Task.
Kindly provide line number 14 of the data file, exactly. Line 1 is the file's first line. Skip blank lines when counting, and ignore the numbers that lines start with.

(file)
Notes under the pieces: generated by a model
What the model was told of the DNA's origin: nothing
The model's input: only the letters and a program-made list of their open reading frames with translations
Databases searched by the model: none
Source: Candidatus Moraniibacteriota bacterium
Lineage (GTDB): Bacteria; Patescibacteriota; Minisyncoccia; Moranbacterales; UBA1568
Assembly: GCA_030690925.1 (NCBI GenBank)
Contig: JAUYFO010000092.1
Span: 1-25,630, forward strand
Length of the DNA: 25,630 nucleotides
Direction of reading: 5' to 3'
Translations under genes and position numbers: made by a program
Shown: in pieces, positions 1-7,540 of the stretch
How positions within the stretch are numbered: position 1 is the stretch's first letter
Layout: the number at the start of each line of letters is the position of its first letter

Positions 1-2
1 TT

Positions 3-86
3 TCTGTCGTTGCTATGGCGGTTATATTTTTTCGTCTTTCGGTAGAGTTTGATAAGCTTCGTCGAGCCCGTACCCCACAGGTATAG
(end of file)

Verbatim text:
How positions within the stretch are numbered: position 1 is the stretch's first letter